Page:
Enteroviral infection in neonates

J Microbiol Immunol Infect. 2019 Dec;52(6):851-857. doi: 10.1016/j.jmii.2019.08.018. Epub 2019 Sep 30.


Enteroviruses generally cause mild and self-limited diseases, but they have been found to affect neonates much differently, and often more severely than older children. Clinical manifestations are difficult to differentiate from those of bacterial sepsis, such as fever, poor feeding, lethargy, respiratory distress and cardiovascular collapse. Severe life threatening complications, including hepatic necrosis with coagulopathy, meningoencephalitis and myocarditis, usually present during the first week of life. Factors affecting severity and outcome include virus serotype, mode of transmission, and presence or absence of passively acquired, serotype-specific maternal antibodies. Echoviruses and coxsackievirus B viruses are most common serotypes associated with the neonatal sepsis. An awareness of the clinical syndromes, recognition of the risk factors and monitoring parameters associated with severe cases and use of rapid reverse-transcriptase polymerase chain reaction test for viral load may help physicians in diagnosing severe cases in a timely manner. Prompt aggressive treatment including early intravenous immunoglobulin treatment may help in reducing morbidity and mortality. Enterovirus infections in neonates are common and should be routinely considered in the differential diagnosis of febrile neonates, particularly during enterovirus season. This article provides an overview of what is known about non-polio enteroviruses in neonates including epidemiology, transmission, clinical presentation, diagnosis, and treatment.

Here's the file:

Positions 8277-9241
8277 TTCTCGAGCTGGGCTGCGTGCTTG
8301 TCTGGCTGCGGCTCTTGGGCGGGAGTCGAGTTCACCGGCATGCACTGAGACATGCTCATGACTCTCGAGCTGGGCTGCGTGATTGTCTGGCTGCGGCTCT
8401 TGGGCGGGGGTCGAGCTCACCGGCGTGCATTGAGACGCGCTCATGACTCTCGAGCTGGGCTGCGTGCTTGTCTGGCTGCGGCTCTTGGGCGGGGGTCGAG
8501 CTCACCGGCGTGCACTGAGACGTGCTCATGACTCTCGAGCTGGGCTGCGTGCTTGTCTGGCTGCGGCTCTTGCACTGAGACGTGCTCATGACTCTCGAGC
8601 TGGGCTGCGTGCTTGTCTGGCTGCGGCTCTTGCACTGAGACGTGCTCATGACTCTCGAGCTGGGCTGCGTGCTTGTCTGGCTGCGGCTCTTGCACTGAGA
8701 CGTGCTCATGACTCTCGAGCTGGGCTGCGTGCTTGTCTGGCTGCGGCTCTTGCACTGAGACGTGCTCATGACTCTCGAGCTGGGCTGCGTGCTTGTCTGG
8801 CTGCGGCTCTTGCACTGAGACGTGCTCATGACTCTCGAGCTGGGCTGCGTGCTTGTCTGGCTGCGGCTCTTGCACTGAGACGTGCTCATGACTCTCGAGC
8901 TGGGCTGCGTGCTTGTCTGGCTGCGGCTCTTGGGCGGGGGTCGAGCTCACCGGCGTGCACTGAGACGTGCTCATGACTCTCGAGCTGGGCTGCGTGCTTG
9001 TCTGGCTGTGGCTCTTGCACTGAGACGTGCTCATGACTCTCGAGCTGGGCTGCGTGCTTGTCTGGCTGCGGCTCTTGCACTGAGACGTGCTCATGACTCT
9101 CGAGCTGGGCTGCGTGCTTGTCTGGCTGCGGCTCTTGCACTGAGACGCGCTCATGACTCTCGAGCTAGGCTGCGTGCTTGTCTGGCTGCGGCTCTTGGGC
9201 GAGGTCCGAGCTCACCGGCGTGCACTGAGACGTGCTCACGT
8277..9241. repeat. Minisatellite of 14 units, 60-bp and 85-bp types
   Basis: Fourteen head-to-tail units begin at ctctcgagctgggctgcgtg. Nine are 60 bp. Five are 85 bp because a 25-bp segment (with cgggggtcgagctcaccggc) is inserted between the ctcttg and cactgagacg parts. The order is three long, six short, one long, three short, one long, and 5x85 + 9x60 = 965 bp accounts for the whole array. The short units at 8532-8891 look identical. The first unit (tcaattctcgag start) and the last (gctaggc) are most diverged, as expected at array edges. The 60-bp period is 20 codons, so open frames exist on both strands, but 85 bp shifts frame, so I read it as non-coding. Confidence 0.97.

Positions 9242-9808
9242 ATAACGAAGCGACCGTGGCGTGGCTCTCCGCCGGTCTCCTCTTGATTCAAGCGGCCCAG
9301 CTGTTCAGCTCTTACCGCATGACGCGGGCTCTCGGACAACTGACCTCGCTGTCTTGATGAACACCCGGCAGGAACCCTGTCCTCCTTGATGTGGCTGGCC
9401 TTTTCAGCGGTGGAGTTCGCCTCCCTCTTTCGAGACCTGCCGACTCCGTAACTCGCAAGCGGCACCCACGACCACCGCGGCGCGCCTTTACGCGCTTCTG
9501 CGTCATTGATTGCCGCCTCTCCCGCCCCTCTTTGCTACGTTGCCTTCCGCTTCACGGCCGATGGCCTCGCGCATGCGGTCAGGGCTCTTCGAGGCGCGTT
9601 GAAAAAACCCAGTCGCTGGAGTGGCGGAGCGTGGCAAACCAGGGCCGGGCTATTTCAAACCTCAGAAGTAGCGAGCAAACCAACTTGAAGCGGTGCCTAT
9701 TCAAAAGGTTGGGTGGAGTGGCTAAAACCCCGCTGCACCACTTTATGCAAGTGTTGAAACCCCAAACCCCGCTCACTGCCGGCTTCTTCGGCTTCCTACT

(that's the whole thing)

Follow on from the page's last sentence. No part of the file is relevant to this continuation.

Keywords: Coagulopathy; Enterovirus; Intravenous immunoglobulin; Myocarditis; Neonates.

Publication types

  • Review

MeSH terms

  • Diagnosis, Differential
  • Enterovirus / pathogenicity*
  • Enterovirus B, Human / pathogenicity
  • Enterovirus Infections / diagnosis*
  • Enterovirus Infections / therapy*
  • Enterovirus Infections / transmission
  • Female
  • Fever / etiology
  • Humans
  • Immunoglobulins, Intravenous / therapeutic use
  • Infant, Newborn
  • Infectious Disease Transmission, Vertical
  • Pregnancy
  • Risk Factors
  • Sepsis


  • Immunoglobulins, Intravenous